I read all of the threads related to Kolsch before attempting to brew my extract Kolsch kit so I knew it was going to take time to get the best results. I made a starter from Wyeast 2565 Kolsch yeast. It has been in primary for a little over a month. The first three weeks plus at 57*-60* ambient, then three or four days at 68* and now back to 57*-60* for about a week.
My plan is to leave it, as is, for another four weeks or so, then cold crash it for two or three days at 36* (that’s the coldest temp that I can maintain), then bottle. I would like it if anyone with more experience could confirm or correct my plan. Also I’m wondering if, after all these cold temps, there will be enough suspended yeast to carbonate after bottling.
Nothing wrong with that much aging; sounds like it will be good. Just to confirm though, do you have it in a bucket? You may want to lager it in a carboy, keg or similar where you can keep it from getting too much O2.
I regularly bulk age lagers for 4-6 weeks and find no need to add more yeast. You will be going longer. If you aren’t sure, it won’t hurt to add half a teaspoon of dried yeast before bottling.
I would cold crash it now and keep it 35* for at least 4 weeks.
Thanks for the advise. I’m going to take a look. If it’s still cloudy I may add a little gelatin and give it a week or so more at 59* then move it and let it lager at 35* for at least a month before bottling,
The gelatine won’t help it if it unless you cold crash it first, then keep it cold for the gelatine. I’ve generally found that simply cold crashing is enough to make my beers crystal clear.
Kolsch yeast is a resilient bastard. Cold crash and add gelatin or isenglass for a great clear beer. Honestly you’ll get a lot of varying opinions on lagering, cold crashing and what not so just pick on and try it out to see what works for you. I’ve made great extract kolsch kits without cold crashing or lagering years ago and great ones all grain with clarifiers and bulk aging in the freezer. Whatever you do, if you hit fermentation temps and had enough yeast (which it seems you did) you’ll really enjoy this amazingly drinkable beer.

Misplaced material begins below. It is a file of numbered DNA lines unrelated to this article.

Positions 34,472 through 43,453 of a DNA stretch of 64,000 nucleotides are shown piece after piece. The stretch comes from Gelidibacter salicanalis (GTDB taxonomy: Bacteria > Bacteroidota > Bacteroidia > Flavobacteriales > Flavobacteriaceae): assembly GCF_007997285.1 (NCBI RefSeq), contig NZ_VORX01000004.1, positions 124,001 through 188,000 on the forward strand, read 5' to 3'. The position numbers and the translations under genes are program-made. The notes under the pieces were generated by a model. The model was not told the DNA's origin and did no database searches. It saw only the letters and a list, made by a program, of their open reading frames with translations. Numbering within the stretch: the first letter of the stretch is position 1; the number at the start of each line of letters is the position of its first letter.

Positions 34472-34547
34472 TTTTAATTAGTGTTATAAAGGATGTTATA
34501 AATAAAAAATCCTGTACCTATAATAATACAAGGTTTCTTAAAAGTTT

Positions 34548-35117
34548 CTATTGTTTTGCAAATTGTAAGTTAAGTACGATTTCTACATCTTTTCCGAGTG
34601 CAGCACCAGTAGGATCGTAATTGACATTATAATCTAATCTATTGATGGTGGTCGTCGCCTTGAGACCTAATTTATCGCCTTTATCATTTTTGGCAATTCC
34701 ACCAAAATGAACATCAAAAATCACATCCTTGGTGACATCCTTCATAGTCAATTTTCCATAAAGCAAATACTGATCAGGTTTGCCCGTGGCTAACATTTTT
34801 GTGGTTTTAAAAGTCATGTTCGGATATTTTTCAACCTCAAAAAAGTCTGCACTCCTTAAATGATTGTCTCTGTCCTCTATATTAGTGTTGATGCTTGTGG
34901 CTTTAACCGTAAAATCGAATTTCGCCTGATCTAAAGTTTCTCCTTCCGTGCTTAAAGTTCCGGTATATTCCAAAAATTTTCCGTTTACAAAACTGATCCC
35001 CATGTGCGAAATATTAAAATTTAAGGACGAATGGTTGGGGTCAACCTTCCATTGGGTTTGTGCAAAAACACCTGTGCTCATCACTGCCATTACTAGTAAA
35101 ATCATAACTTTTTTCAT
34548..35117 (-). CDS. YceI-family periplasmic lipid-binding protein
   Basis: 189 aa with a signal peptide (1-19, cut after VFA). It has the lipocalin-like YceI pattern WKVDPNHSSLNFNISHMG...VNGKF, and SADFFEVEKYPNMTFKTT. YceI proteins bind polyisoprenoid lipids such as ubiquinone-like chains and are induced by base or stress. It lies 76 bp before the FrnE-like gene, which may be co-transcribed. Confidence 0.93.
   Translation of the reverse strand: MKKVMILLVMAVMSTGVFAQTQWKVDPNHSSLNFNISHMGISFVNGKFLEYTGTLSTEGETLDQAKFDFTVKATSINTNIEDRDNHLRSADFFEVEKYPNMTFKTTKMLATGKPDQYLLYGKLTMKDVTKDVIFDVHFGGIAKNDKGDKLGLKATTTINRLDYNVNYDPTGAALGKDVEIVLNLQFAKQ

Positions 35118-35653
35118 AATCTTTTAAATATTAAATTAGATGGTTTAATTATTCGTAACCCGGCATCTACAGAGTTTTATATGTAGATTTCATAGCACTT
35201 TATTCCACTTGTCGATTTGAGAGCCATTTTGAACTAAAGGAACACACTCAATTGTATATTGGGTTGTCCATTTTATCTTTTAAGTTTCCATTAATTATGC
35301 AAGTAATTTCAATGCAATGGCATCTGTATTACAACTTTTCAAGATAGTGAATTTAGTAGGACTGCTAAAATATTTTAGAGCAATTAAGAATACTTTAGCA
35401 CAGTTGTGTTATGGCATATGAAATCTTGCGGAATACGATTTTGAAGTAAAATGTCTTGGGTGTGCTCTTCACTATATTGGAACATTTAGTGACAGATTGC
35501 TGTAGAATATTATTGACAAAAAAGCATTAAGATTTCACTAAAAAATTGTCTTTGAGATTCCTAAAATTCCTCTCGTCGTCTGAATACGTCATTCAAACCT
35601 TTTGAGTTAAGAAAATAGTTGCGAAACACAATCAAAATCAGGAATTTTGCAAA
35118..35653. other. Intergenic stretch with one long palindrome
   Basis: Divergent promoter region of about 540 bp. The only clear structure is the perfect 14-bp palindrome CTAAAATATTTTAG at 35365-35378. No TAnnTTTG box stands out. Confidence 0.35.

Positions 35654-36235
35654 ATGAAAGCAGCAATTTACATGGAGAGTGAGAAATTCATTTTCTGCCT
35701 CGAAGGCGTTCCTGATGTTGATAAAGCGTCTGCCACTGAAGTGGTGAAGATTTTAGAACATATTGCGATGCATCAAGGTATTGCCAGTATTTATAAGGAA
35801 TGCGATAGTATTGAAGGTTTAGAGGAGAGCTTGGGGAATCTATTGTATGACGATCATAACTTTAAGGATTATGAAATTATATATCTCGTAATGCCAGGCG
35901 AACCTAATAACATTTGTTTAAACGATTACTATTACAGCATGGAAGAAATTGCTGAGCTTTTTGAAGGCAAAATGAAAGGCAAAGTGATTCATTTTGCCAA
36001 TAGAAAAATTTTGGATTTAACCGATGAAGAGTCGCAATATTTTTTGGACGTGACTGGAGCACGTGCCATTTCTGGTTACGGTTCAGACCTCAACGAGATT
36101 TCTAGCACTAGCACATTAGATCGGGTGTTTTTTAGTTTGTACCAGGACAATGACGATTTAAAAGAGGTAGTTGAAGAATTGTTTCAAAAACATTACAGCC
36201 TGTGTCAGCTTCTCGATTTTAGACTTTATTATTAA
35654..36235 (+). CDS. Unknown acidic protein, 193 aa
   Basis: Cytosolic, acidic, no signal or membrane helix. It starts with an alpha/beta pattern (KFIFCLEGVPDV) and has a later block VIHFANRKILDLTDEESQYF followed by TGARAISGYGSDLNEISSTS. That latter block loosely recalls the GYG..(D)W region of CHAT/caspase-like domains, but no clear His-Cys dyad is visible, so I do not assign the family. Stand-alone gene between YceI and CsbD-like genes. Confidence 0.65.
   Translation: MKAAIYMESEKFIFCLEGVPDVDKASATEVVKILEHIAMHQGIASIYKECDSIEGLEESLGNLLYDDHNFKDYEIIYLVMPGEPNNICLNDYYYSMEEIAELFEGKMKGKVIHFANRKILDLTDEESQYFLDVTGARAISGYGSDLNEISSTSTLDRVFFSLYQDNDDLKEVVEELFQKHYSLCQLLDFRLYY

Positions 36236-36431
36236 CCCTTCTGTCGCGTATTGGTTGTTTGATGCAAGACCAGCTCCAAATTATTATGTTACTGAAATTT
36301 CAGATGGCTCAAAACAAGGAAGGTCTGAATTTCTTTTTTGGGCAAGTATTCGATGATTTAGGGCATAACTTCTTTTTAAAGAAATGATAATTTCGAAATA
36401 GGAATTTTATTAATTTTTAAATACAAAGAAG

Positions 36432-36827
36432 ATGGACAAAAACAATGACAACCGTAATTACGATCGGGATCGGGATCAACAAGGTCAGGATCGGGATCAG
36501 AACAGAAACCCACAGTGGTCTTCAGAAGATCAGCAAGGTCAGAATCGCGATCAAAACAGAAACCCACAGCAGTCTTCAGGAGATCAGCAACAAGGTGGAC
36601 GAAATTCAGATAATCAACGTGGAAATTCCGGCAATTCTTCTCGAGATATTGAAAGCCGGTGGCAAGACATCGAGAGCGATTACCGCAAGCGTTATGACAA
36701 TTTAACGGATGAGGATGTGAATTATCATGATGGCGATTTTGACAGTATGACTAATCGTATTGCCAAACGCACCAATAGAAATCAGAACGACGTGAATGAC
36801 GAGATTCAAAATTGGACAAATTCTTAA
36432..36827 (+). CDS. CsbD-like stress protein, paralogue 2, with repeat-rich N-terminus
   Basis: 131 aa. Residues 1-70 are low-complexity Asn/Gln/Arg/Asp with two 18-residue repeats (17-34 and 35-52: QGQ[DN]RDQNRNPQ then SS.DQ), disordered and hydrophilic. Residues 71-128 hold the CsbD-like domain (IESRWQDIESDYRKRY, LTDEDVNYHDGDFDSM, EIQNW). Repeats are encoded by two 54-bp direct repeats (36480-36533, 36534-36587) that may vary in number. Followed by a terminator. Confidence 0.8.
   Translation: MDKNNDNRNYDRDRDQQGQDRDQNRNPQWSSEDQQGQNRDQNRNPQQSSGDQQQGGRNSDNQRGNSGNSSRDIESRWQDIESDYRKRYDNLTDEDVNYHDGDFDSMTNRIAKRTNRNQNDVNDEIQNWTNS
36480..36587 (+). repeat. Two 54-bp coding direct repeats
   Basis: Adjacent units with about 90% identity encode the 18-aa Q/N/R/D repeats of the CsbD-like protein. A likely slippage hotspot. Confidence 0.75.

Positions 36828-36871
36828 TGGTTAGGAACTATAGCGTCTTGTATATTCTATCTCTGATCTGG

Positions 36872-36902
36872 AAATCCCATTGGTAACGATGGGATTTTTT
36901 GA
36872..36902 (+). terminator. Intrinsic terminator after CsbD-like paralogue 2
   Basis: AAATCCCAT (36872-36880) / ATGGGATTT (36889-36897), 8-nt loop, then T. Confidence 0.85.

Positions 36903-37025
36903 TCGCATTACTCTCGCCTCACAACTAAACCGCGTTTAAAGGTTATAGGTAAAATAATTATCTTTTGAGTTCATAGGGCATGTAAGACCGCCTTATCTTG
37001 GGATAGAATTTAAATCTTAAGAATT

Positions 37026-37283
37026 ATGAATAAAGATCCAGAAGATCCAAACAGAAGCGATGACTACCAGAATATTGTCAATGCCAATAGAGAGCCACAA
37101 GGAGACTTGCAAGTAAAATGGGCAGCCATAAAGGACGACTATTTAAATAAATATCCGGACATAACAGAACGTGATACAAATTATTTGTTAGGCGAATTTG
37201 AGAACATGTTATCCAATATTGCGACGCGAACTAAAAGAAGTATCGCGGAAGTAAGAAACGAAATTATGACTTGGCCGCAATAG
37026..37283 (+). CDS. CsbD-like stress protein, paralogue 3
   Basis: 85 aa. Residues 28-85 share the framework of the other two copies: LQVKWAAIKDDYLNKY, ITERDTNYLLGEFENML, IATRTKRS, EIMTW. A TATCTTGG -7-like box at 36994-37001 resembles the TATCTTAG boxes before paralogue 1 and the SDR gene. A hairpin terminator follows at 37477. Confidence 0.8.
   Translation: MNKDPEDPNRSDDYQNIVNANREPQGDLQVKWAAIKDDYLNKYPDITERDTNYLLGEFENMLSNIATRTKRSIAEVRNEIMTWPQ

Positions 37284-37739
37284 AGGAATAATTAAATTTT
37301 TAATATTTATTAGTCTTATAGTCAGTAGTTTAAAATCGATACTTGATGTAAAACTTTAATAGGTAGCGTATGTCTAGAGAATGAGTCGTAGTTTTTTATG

I did add Whirlfloc to the boil for the last 15 minutes. That may be enough to clear the Kolsch well.
Thanks again. I am finding more and more that there are lots of variations of methods all of which seem to produce good beer.
I took a look this afternoon and the Kolsch looked great. It was almost perfectly clear. Moved it to secondary and put it away for lagering. Checked the gravity and had a taste. Very tasty and very blond. I have never saved the yeast cake before but I couldn’t resist saving this one. I’ll have to come up with something worthy to brew. I have an American Rye next on my list but it would seem like a waste to use the Kolsch yeast for that. Maybe a cream ale. Any other suggestions?
Cream ale would work well. You could also do something light and with honey (even a honey kolsch).
I’ve even heard people using it in a pale ale and ferming a little warmer for some esters.